A couple of weeks ago I wrote a post inspired by the words “poems are hard”, which appeared on a local pub chalkboard. It’s not just the poems themselves that are hard, though: it’s even hard to get people to agree on what poetry is.
Some people think that poetry should deal with the big issues of Life, Love and Death, others that it should be all kittens and flowers, sweetness and light; some think it should make us look at familiar things and occurrences as if they were new; others that it should make the personal universal; some think it should have structure and be carefully crafted, others that it should rhyme, others that it should be written “from the heart” and therefore anything goes.
Continue reading “not nice”
The guy at the pub is right: poems are hard.
Sometimes you have a great idea – the tiny bit of grit with potential to grow into a beautiful pearl – but however much you turn and tweak and worry it, it seems to refuse to gather form and realise its potential.
When this happens, all you can do is put the notes to one side and let your subconscious go on working while you get on and do other things.
Continue reading “creative grit”
Novice poets are frequently warned about clichés; sometimes, though, it’s hard to know exactly what the people doing the warning have in mind. Is a cliché the same as an idiom? Is it just a common collocation of words? Can a single word be a cliché?
(In answer to that last question, I’ve posted several times in the past on the subject of “forbidden words” in poetry.)
The thing about clichés is that they mean the writer hasn’t done more than scratch the surface. And for poetry that matters a lot more than for some other types of writing.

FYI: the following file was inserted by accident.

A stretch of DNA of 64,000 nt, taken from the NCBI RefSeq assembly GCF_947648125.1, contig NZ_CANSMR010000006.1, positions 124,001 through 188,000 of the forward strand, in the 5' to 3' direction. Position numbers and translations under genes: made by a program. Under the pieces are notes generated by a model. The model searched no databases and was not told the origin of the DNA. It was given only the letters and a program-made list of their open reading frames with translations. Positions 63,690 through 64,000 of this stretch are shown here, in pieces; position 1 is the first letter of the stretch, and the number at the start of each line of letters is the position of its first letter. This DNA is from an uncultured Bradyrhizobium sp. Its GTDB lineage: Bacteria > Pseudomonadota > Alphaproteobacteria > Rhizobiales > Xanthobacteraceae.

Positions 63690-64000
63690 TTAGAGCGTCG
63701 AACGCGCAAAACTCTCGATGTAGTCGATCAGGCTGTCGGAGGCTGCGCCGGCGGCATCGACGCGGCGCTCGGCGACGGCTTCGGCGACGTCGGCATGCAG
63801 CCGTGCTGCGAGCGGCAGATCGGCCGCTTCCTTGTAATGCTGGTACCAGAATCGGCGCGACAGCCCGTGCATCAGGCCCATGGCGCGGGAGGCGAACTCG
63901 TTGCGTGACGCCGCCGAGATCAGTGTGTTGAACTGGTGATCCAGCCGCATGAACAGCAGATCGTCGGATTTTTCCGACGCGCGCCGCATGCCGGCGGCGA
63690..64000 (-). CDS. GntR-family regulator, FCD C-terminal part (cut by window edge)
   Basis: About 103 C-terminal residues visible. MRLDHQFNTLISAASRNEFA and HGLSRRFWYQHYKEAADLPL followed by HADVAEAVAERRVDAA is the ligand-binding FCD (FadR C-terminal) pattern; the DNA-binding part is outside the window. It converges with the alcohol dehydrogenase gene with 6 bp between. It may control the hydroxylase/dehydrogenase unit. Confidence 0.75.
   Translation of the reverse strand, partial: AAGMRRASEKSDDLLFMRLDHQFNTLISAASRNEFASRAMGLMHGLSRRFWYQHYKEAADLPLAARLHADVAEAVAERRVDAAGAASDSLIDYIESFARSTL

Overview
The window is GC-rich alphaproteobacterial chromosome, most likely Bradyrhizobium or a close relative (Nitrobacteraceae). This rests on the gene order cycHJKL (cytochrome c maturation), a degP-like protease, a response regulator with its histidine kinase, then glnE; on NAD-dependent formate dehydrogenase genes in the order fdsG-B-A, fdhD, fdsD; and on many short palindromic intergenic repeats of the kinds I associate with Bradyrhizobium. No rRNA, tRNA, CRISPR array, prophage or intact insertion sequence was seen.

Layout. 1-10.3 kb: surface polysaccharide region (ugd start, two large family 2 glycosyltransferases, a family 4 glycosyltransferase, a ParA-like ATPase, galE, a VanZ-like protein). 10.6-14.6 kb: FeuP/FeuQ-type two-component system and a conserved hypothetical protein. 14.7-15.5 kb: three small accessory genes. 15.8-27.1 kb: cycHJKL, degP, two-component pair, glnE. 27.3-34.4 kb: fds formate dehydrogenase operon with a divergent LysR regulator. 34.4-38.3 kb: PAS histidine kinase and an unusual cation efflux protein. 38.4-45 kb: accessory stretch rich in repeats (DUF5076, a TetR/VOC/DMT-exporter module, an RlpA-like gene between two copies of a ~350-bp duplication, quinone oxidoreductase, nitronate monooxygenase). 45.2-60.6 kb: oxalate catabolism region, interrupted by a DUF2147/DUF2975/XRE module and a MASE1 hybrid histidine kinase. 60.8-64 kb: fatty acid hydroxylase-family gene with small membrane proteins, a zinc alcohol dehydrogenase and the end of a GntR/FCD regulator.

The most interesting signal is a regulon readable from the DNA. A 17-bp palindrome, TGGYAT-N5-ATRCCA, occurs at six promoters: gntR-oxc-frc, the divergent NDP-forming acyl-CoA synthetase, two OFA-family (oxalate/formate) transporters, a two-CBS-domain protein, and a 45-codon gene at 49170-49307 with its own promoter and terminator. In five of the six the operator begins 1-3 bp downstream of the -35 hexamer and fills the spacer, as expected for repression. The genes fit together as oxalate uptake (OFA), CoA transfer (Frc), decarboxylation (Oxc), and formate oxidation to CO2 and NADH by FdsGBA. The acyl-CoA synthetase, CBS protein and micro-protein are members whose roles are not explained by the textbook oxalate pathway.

Continue reading “clichés and coincidences”
I said yesterday that when I lack inspiration I can always go back to old pieces and re-write them. There are, after all, hundreds of poems in my files, and I don’t suppose any of them is quite as good as it might be if I worked on it again now time has passed and I can be more objective.
Sometimes it’s a question of taking the same subject and looking at it from a new perspective; sometimes it’s changing the form – maybe seeing what happens if I remove all the line and stanza breaks and rejig, or maybe taking a free verse piece and putting it into a formal structure such as a sonnet.
Continue reading “know your onions”
Regular readers will probably have realised I rather like dandelions.
Well, not just dandelions, but catsears, hawksbeard and coltsfoot, and all the other wonderfully named, bright, yellow composite weeds with flowers like the radiant suns that dot the pages of children’s picture books.
I like the seed heads, too, with their downy parachutes counter-balanced by tiny elongated seeds.
Which probably explains why there are so many of them scattered across the pages of this blog. Perhaps not as many as there are on the wide green lawns in the park, but plenty, nonetheless.
Continue reading “perspectives”
Next week I’m taking part in an evening of readings and yesterday I received an email reminding me that I needed to supply a biography and also give some idea of genre and tone for the pieces I’ll be reading. The suggestions offered were: “prose/ poetry; fiction/ non-fiction; light/ serious”.
I understand that the running order will probably work better if tragedy isn’t sandwiched between doggerel, but I don’t usually make decisions very far in advance – after all, I might yet write a new piece that is just perfect for the occasion – so just at the moment I have no idea what I’m going to read.
Continue reading “changing voice and mood”
Yesterday I mentioned that I haven’t been writing recently. This is, of course, a lie: there are always fragments of ideas that get jotted down or filed away in memory until the right context and focus is found.
Those that remain in memory will surface sporadically, looking for something to connect to. And I’ll come across odd phrases scribbled on paper some time in the future when I’m clearing up and maybe type them onto the computer or add them to a file of papers where they are less likely to get lost.
Eventually some of them will link up and a poem may start to brew, or I may find a use for some of them alongside a photo here on the blog.
Continue reading “taking notes”